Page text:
Difference Between a Mare and Stallion

Uncastrated adult male horses that are bred with mares are referred to as stallions. Stallions are not castrated. In contrast to animals such as lions and lionesses, where there is a clear distinction between males and females, it can be more difficult to distinguish between female and male horses. In such a circumstance, there are no distinguishing characteristics that can be instantly identified. It is true that mares are normally smaller than stallions, however this is not always the case.

Stallions, on the other hand, have a little increase in muscle mass, but not enough to provide a statistically significant physical advantage over females.

Finally, you can search for nipples under the stomachs of females as a last resort.


Gender and age distinctions between horses are extremely important in the realm of equestrian competition. The term mare refers to a female horse that has reached full maturity and is ready for breeding. Always calmer and more convenient to ride than a male horse, a female horse is a good choice.

What’s a Colt, Gelding, Mare, Filly & Stallion? – AnimalHow.com

When discussing about horses, people have a tendency to employ a lot of specialized terminology. Colts, mares, stallions, and other horse-related terms are frequently heard. The question is, what do they mean? Here are some straightforward and straightforward explanations of each of these concepts.

What’s A Colt Horse?

A colt is a young male horse that is still growing. As a result, the sole distinction between a colt horse and a foal is that a colt horse is almost invariably a male horse. This means that a colt horse is also a foal, but only half of all foals are colts, as opposed to the other half. A colt is a term that is occasionally used to refer to a castrated horse that is under the age of four years. However, when it comes to horse racing in the United Kingdom, the phrase is employed in a somewhat different way.

In addition, it must be between the ages of 2 and 4 years old to qualify.

When it comes to wild horses, the leader of the pack will normally drive the young colt (usually around the age of 2 or 3) away from the rest of the herd.

Most likely, this is done to prevent the young male from mating with its sisters. This group of young boys is referred to as “rag” or “rake” because they will frequently join other groups of young males that are in a similar circumstance to themselves.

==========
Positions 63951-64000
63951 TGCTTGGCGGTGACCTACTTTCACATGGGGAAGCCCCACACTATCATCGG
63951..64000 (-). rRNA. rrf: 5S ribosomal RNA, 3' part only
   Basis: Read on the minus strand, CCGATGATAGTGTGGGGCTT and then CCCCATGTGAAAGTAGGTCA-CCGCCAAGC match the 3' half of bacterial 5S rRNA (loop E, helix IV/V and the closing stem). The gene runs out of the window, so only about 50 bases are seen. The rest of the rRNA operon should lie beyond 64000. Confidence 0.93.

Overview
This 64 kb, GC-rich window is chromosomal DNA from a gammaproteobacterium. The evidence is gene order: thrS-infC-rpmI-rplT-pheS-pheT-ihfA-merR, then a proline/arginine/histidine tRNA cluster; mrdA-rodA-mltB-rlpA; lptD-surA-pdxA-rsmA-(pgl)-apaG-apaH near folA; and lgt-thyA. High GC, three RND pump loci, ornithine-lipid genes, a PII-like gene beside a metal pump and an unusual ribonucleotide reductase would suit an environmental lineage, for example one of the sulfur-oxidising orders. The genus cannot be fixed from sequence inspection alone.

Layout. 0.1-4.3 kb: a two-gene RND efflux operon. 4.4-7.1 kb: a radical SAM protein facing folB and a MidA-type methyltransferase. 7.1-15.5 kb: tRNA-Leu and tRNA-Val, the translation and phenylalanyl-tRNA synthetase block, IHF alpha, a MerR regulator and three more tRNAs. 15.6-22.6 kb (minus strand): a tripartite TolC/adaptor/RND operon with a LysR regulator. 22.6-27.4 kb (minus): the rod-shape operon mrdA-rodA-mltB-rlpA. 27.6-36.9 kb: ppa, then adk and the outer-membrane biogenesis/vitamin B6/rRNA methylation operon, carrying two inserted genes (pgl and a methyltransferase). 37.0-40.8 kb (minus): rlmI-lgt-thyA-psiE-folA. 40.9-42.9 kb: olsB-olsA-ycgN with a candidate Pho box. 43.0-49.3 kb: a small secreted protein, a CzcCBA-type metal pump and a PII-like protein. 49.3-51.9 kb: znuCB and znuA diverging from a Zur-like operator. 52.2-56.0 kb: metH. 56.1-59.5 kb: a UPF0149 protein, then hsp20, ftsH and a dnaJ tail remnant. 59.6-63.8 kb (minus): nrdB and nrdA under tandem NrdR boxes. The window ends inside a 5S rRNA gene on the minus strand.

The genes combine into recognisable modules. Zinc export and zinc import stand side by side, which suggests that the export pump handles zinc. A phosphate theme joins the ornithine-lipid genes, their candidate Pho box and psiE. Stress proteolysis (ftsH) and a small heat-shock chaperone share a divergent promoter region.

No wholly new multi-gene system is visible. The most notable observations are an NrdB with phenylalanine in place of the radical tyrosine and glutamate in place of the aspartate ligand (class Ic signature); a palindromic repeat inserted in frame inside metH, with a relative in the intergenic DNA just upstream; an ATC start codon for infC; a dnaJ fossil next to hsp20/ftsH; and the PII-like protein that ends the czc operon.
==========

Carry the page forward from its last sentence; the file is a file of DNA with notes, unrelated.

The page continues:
What’s A Gelding Horse?

A gelding is a male horse that has had his genitalia removed. A donkey or a mule can also be used as a mount. “To geld” is a term that refers to the procedure of castrating a horse, which is common in the horse world. Castration is commonly performed on horses in order to manage their temperament and make them less aggressive. If you know you won’t be breeding the horse, you might as well castrate it now rather than later.

What Is A Yearling Horse

When it comes to horses, a yearling is a young horse that can be either male or female. A yearling is a horse that is between the ages of one and two, and that is pretty much all there is to know about them. They haven’t reached full maturity yet, and as a result, their bones and muscles will be weaker than those of fully grown horses. When the yearling reaches the age of three, it will be classified as either a mare or a stallion, depending on its gender. The male yearling will be referred to as a gelding unless it has been castrated, in which case he will be referred to as a gelding as mentioned above.

What’s A Mare Horse?

A mare is a female horse that has reached the age of maturity. It will have to be over the age of three to be considered a stallion; else, it will be considered a filly (see below). In Thoroughbred horse racing, on the other hand, a mare is referred to be a female horse that is more than four years old and has been trained. As a result, this may be quite perplexing. It is essential to understand which sort of mare is being discussed since there are significant variations between the two. Mares are frequently more manageable and enjoyable to ride than male horses (stallions).

What Is A Broodmare?

A broodmare is a female horse (mare) that is bred specifically for the purpose of reproducing. “Brood” is a slang term for “young,” therefore it literally translates as “young female horse.” Young people are referred to as “offspring” in this context. Consequently, a more accurate definition would be “a female horse for the purpose of producing children.” In fact, a broodmare is precisely what she sounds like. If a mare has not yet given birth to at least one foal, she will not be referred to as a “broodmare.” Until then, she can only be referred to as a “prospect broodmare,” not a legitimate broodmare.

She will generally be ridden as well, but her primary goal will be to give birth to a litter of beautiful baby foals.

What’s A Filly Horse?

A filly horse is a female horse that is less than three years old. It will be referred to as a mare after it reaches the age of three (see above). We use the phrase to indicate that we are talking about a female foal, as opposed to a male foal. It is this characteristic that separates a foal from a filly. Whenever we are talking about numerous female foals at the same time, we refer to them as fillies, which is the plural version of the word filly.

For the most part, fillies are more relaxed and easier to ride than colts. They have a lower level of will and hostility, making them excellent for training children to ride.

What’s A Stallion Horse?